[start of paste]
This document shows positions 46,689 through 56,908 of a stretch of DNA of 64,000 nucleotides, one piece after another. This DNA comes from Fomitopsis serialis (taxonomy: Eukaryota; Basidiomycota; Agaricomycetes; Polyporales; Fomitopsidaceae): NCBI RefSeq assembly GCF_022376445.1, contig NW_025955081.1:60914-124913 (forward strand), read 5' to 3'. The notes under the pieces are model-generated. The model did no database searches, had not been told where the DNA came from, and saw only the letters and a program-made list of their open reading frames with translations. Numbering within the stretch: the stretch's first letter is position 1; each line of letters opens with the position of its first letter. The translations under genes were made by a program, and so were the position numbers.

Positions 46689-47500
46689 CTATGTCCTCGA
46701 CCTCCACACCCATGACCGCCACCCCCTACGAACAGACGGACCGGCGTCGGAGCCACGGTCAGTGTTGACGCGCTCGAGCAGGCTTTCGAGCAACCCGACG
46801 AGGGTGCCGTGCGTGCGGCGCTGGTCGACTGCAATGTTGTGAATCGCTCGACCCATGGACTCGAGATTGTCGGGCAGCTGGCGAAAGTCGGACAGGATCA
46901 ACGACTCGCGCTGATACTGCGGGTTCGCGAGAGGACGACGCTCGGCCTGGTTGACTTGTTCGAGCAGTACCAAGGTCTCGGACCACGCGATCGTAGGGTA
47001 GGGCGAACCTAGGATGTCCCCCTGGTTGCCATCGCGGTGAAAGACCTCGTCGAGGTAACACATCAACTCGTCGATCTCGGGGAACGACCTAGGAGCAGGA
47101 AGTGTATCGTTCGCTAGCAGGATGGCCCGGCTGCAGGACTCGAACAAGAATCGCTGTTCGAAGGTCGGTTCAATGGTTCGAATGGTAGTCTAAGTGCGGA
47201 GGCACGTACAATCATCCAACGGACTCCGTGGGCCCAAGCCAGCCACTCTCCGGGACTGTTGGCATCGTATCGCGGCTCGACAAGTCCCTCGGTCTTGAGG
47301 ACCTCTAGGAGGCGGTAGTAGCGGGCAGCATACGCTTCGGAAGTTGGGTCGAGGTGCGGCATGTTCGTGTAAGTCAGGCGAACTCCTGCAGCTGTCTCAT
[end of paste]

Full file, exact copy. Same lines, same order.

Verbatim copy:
This document shows positions 46,689 through 56,908 of a stretch of DNA of 64,000 nucleotides, one piece after another. This DNA comes from Fomitopsis serialis (taxonomy: Eukaryota; Basidiomycota; Agaricomycetes; Polyporales; Fomitopsidaceae): NCBI RefSeq assembly GCF_022376445.1, contig NW_025955081.1:60914-124913 (forward strand), read 5' to 3'. The notes under the pieces are model-generated. The model did no database searches, had not been told where the DNA came from, and saw only the letters and a program-made list of their open reading frames with translations. Numbering within the stretch: the stretch's first letter is position 1; each line of letters opens with the position of its first letter. The translations under genes were made by a program, and so were the position numbers.

Positions 46689-47500
46689 CTATGTCCTCGA
46701 CCTCCACACCCATGACCGCCACCCCCTACGAACAGACGGACCGGCGTCGGAGCCACGGTCAGTGTTGACGCGCTCGAGCAGGCTTTCGAGCAACCCGACG
46801 AGGGTGCCGTGCGTGCGGCGCTGGTCGACTGCAATGTTGTGAATCGCTCGACCCATGGACTCGAGATTGTCGGGCAGCTGGCGAAAGTCGGACAGGATCA
46901 ACGACTCGCGCTGATACTGCGGGTTCGCGAGAGGACGACGCTCGGCCTGGTTGACTTGTTCGAGCAGTACCAAGGTCTCGGACCACGCGATCGTAGGGTA
47001 GGGCGAACCTAGGATGTCCCCCTGGTTGCCATCGCGGTGAAAGACCTCGTCGAGGTAACACATCAACTCGTCGATCTCGGGGAACGACCTAGGAGCAGGA
47101 AGTGTATCGTTCGCTAGCAGGATGGCCCGGCTGCAGGACTCGAACAAGAATCGCTGTTCGAAGGTCGGTTCAATGGTTCGAATGGTAGTCTAAGTGCGGA
47201 GGCACGTACAATCATCCAACGGACTCCGTGGGCCCAAGCCAGCCACTCTCCGGGACTGTTGGCATCGTATCGCGGCTCGACAAGTCCCTCGGTCTTGAGG
47301 ACCTCTAGGAGGCGGTAGTAGCGGGCAGCATACGCTTCGGAAGTTGGGTCGAGGTGCGGCATGTTCGTGTAAGTCAGGCGAACTCCTGCAGCTGTCTCAT